Sunday, 12 August 2012

The unpleasant myth of grade inflation

We are coming to the time for an annual ritual to be played out in England and Wales: just as thousands of nervous teenagers are opening envelopes containing their exam results, politicians and the tabloid press compete with each other to denigrate those students' achievement in ever more strident terms, bemoaning the appalling decline in standards exemplified by the despicable phenomenon of grade inflation. This year, allegedly, it will be different, because the lovely Mr Gove has trumped everyone by issuing an edict that over-performance will be eradicated by norm-referencing the A level results (just like the old days), to ensure that no more students achieve the top grades than did last year. The exams are of course criterion-referenced these days, setting a carefully thought-through benchmark for each grade, but that is not good enough for Mr Gove, because it leads to grade inflation and that,as we are incessantly told, is a bad thing. Essentially an analogy for what he has done would be for a driver to take the driving test only to be told that, whilst they drove extremely well, too many other drivers had already passed their driving test this month, so they would be failed.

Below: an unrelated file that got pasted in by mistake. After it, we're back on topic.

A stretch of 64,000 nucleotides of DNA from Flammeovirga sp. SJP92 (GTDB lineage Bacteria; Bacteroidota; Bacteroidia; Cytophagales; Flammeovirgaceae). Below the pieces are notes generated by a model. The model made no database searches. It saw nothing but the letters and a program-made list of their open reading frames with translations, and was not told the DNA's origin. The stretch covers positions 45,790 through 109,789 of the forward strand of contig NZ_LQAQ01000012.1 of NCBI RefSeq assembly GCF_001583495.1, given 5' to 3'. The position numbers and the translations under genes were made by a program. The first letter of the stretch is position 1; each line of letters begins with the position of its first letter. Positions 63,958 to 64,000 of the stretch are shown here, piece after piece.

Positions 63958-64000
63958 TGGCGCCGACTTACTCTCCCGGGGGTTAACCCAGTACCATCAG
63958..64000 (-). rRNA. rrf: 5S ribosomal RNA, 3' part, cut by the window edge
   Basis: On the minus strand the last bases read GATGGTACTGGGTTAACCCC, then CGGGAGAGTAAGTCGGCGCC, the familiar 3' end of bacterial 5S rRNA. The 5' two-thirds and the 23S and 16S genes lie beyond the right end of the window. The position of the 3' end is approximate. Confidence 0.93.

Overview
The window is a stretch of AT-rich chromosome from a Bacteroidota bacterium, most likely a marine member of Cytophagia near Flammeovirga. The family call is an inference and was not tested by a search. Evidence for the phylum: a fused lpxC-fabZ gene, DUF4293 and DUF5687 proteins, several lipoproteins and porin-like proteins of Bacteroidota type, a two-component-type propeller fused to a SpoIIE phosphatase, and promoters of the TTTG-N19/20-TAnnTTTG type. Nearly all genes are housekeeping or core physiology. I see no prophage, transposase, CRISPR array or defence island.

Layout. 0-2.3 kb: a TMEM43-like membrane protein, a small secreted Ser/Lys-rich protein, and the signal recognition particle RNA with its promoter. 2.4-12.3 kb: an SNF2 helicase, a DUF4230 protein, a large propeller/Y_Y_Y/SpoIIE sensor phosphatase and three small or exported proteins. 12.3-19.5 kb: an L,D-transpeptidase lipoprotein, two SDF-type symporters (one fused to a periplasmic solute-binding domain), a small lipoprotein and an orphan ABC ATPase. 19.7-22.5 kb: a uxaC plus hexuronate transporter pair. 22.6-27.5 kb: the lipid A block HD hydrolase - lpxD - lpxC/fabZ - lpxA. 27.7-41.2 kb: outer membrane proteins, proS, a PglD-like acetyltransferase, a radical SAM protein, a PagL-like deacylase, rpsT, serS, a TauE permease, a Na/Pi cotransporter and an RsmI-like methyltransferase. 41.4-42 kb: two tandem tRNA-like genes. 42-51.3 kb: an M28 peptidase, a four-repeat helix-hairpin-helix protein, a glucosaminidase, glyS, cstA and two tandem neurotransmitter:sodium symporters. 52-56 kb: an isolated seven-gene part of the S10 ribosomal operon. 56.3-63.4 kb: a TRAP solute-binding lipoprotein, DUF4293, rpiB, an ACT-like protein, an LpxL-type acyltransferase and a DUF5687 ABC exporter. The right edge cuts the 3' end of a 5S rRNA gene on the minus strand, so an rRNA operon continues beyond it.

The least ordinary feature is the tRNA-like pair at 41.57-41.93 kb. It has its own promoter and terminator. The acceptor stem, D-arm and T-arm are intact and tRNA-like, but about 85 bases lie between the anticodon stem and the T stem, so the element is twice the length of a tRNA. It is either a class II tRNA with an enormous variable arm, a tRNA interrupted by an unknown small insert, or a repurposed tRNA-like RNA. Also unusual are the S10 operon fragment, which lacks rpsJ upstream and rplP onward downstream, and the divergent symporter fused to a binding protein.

So what does grade inflation mean, and does it exist? Well, it depends how you look at it. Without question far larger numbers of students achieve high grades than used to be the case and the proportion doing so has increased steadily for decades. It is unlikely that today's students are significantly cleverer (or stupider, come to that) than previous generations, so it would appear reasonable to assume that the exams have got easier. This assumption is particularly easy for those in their middle years to swallow, since it chimes with their heartfelt belief that the exams they did must have been harder than any that are done these days. Seeking to justify that view, some look at contemporary exam papers set for 16-year-olds and find that, astonishingly, they can do them EASILY! It does not appear to occur to some that they may possibly have acquired some skills and knowledge in the decades since they were 16 themselves so the comparison is not a fair one. Many may also over-estimate their ability to answer the exam questions well enough to achieve a good grade. The best exam questions are open-ended and often deceptively simple at first glance.